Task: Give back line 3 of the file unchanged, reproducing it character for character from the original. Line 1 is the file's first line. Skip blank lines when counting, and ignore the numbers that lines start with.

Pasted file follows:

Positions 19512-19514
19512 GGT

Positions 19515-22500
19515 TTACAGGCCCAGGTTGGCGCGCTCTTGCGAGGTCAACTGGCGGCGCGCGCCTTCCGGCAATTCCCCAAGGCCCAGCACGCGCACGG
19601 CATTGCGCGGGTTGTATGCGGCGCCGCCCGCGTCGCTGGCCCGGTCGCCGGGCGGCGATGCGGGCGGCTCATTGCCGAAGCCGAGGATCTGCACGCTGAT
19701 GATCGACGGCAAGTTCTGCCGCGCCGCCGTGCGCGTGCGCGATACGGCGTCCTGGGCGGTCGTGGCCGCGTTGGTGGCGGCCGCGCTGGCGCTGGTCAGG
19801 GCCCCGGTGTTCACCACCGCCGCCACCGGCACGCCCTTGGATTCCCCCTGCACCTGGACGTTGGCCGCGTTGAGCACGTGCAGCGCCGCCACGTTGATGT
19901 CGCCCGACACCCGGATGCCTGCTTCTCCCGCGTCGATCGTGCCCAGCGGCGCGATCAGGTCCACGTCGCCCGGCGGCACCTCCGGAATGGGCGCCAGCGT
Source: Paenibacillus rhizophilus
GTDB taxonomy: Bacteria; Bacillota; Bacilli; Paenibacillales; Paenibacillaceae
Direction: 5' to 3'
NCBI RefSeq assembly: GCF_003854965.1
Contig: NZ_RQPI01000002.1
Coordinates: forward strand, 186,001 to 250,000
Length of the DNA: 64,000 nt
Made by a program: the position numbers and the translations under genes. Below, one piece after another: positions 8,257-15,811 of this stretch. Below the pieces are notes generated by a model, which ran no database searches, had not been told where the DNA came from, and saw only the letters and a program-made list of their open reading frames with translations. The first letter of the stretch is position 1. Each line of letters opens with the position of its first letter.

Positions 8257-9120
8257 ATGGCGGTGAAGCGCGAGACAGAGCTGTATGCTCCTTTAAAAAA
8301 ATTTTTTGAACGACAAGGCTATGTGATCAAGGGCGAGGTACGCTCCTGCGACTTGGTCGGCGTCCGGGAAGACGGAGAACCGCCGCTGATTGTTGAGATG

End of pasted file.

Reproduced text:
Positions 19515-22500